Veterans Affairs has acknowledged that COVID-19 is creating barriers for former service members to apply for benefits and services, even as the department struggles to deal with a backlog of more than 45,000 claims already in the system.

That backlog, which has left many injured ex-soldiers waiting sometimes years to see if they qualify for support, has been identified by advocates and the veterans’ ombudsman as a major source of stress and frustration.

The government says it is hiring more staff to deal with the backlog and giving veterans more time to provide medical reports to back up their claims. It can also fast-track applications from those identified as most at risk.

Forbes and others have been growing increasingly frustrated as Ottawa has refused to lower the burden of proof on veterans as well as automatically approving claims to ensure veterans get help rather than leaving files in the queue for months or years.

“We have a couple right now where the veteran is in pretty desperate shape,” Forbes says. “He’s lost two limbs, two legs. He’s got post-traumatic stress, he’s got internal injuries. His wife, as it turns out, takes care of him 24/7.

“But when we make the claim, in the COVID period: ‘Medical report required and sorry, we can’t give you the entitlement until we’ve seen the medical evidence.’ Those are quite bothersome, to say the least.”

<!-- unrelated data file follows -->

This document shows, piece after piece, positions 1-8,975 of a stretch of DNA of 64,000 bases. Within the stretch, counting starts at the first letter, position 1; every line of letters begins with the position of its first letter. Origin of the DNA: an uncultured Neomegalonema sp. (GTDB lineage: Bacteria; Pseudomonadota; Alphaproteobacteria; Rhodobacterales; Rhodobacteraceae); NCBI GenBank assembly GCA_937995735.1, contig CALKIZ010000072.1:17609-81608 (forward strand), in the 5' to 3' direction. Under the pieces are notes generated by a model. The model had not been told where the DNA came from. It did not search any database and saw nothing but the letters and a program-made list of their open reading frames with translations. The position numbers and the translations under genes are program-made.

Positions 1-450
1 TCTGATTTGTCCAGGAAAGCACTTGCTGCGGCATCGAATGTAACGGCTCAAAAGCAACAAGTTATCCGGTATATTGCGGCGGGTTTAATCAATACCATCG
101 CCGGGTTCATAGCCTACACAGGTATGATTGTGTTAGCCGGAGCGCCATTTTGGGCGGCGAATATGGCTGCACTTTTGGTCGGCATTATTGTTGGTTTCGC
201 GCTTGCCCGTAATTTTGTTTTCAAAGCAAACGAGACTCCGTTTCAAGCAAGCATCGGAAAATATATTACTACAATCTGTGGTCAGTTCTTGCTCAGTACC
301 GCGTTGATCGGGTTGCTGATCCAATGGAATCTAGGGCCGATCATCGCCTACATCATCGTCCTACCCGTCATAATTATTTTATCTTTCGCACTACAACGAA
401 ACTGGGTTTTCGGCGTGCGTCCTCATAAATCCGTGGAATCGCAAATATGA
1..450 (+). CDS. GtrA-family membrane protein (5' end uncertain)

Veterans Affairs says it is aware of 61 veterans who have tested positive for COVID-19 in long-term care facilities. At least 25 have died.

The pandemic has also ravaged veterans’ groups themselves. Tom Irvine, dominion president of the Royal Canadian Legion, said in an interview last month that around 160 of 1,350 branches were in danger of being permanently closed.

The Liberal government in September promised $20 million to support veterans’ groups, which Irvine was hoping would go to helping legion branches across the country. Yet even if that money arrives, Irvine says it will fall short of the $30 million the legion requested.

“If these things go, then where do the veterans go if they have any veterans in the small community?” Irvine asks, noting branches provide a variety of services to local veterans, including meals and emergency financial assistance.

“And where does the community go if the legion is one of the only places in town? It’s going to hurt, not only the branches and its membership, but Canadians as a whole will lose because for a lot of towns, it’s the centre of the community.”

This report by The Canadian Press was first published Nov. 9, 2020.